Press Watch

Press Watch

Black Hawk Downer


The military was so helpful in making Black Hawk Down that it deserves a production credit. After vetting the script, the Pentagon sent to Morocco (the shooting site) two C-5 transports carrying eight helicopters and more than 100 soldiers from the same Ranger company that fought in the Somalia raid depicted in the movie. US Army pilots flew the helicopters in the movie’s battle scenes, and two retired soldiers who fought in the raid served as advisers to director Ridley Scott. And the Pentagon has been pleased with the result. “Powerful,” Defense Secretary Donald Rumsfeld called it after attending the Washington premiere along with 800 other top officials and brass. Ordinary Americans, meanwhile, have flocked to Black Hawk Down in such numbers as to make it the nation’s top-grossing movie three weeks in a row.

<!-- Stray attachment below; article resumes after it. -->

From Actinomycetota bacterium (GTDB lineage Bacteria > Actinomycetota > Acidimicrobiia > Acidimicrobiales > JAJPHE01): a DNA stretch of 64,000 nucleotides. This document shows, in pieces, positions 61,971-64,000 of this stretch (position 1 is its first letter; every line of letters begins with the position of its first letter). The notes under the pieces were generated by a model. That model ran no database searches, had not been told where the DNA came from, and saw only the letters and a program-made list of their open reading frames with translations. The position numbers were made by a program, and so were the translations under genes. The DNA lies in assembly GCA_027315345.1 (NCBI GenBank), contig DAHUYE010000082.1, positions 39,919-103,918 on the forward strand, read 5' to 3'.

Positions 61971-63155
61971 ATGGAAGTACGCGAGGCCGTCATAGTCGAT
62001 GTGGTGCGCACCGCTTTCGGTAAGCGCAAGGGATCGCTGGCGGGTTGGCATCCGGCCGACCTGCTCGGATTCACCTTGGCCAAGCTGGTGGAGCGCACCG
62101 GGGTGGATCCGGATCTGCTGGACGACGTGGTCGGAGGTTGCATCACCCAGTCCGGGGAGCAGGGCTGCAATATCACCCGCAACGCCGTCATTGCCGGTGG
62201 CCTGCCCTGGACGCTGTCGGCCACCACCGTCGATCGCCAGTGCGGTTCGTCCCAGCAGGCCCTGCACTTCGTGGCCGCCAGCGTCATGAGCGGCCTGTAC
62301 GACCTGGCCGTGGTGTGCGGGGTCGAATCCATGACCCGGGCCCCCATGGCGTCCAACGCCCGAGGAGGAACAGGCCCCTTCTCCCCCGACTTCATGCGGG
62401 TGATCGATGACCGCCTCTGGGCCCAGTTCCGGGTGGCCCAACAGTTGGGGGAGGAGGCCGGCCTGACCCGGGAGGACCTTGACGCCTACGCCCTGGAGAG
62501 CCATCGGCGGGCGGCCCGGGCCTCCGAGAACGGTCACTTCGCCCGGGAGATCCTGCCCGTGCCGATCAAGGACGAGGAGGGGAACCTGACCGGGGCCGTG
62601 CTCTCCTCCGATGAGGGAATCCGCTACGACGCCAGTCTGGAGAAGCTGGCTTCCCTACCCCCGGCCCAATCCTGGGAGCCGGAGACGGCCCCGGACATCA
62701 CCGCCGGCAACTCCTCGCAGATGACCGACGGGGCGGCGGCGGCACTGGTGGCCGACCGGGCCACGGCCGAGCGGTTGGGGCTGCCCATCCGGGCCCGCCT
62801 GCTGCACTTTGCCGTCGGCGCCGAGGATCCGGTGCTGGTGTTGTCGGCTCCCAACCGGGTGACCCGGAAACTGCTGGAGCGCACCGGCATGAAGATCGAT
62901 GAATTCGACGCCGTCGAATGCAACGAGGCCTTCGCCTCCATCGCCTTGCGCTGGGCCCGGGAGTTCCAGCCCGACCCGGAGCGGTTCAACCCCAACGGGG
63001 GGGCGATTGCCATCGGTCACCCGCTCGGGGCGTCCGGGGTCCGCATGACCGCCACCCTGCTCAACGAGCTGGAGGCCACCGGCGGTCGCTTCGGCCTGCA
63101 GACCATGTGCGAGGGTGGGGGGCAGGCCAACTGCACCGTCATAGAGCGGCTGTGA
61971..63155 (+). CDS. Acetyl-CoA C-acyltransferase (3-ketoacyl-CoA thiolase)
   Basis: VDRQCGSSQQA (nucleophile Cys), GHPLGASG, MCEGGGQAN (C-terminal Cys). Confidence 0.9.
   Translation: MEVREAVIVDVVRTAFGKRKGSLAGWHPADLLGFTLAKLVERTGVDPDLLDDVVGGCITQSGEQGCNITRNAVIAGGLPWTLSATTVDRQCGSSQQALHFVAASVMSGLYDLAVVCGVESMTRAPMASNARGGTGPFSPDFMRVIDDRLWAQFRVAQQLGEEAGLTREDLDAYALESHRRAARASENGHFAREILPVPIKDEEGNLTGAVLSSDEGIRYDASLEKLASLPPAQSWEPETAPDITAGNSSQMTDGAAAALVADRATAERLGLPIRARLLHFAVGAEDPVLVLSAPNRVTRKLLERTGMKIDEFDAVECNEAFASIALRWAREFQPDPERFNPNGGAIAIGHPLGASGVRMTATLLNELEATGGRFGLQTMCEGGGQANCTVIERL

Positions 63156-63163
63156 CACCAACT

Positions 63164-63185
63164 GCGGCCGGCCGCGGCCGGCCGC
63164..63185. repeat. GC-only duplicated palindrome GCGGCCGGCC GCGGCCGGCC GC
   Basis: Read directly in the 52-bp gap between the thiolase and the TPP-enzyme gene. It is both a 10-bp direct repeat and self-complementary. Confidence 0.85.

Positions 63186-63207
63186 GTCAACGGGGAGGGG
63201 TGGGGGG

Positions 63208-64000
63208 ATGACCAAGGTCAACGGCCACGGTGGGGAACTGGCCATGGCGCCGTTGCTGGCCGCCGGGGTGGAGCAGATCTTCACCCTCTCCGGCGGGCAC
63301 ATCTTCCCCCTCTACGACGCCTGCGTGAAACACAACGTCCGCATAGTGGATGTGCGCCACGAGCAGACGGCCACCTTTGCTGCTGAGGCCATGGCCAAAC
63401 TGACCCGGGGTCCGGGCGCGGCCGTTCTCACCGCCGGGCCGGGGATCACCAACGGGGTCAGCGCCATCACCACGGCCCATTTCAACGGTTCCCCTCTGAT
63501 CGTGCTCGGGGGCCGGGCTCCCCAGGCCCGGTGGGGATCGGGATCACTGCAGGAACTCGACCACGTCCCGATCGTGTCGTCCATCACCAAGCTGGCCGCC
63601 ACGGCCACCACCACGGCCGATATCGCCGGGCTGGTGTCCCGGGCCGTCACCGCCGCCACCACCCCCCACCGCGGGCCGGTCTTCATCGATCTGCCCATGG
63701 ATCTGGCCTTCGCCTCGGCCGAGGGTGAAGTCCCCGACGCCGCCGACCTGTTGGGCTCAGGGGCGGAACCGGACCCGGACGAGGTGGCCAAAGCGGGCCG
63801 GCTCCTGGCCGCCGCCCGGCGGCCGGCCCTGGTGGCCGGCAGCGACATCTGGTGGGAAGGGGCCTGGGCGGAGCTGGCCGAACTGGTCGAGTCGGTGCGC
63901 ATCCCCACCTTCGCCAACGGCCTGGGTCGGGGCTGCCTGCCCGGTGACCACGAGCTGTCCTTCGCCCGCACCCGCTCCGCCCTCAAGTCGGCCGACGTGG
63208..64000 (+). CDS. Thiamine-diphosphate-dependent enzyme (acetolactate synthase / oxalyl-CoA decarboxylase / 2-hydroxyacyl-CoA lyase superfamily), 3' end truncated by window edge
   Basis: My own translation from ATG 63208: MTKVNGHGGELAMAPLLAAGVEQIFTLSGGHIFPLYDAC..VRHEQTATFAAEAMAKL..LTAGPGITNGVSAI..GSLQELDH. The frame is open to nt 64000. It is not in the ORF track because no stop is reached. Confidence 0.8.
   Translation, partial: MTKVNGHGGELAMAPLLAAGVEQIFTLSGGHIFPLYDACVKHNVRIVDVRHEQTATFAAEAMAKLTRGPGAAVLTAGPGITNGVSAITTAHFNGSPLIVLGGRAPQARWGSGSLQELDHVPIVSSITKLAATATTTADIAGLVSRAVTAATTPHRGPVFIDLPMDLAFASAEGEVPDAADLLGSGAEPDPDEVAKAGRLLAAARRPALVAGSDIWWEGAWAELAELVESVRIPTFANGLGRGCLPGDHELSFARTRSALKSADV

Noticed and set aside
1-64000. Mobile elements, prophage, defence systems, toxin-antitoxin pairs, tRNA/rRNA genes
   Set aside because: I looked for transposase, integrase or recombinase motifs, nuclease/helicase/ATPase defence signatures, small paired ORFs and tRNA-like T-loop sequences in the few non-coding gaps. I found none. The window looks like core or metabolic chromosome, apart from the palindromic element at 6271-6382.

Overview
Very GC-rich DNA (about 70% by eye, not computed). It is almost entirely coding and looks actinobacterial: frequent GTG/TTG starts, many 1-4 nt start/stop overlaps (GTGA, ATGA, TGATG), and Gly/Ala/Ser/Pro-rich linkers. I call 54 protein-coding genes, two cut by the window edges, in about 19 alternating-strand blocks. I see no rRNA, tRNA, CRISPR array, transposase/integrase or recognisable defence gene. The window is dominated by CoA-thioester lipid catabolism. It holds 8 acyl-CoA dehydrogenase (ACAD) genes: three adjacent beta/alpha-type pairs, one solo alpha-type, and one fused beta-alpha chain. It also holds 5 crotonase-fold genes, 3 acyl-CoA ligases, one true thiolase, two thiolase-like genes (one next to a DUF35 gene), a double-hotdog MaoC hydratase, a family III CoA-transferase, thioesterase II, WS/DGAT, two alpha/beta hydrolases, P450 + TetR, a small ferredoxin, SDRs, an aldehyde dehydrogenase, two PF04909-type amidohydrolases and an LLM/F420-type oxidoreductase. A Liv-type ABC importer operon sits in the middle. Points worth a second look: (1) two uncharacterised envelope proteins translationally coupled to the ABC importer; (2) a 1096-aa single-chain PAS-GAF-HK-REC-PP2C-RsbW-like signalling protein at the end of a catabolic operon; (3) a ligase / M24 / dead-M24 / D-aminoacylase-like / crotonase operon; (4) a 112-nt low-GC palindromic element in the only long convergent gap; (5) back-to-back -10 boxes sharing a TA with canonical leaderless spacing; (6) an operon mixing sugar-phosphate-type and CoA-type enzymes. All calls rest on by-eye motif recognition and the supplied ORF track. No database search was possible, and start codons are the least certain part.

Like many, I was impressed with the movie’s grimly realistic portrayal of what it’s like to be pinned down under withering fire in enemy territory; rocket-propelled grenades never looked so terrifying. But I was troubled by the film as well. One problem was its stark good-versus-evil story line. The Americans are uniformly dedicated, likable and brave. The Somalis are uniformly grasping, creepy and savage–dark-skinned anthropoids with submachine guns. They are rarely allowed to speak, so the raid is told entirely from the American perspective. This points to a deeper flaw in the movie: its complete lack of context. In the brief lead-up to the raid, we are sketchily informed that US forces came to Somalia to help distribute food to the starving masses and that this mission was opposed by the warlord Mohammed Farah Aidid. Determined to get rid of him, the Americans launch a raid designed to capture two of his lieutenants. When a Black Hawk helicopter goes down, all Mogadishu converges on it, the goal being to kill as many Americans as possible.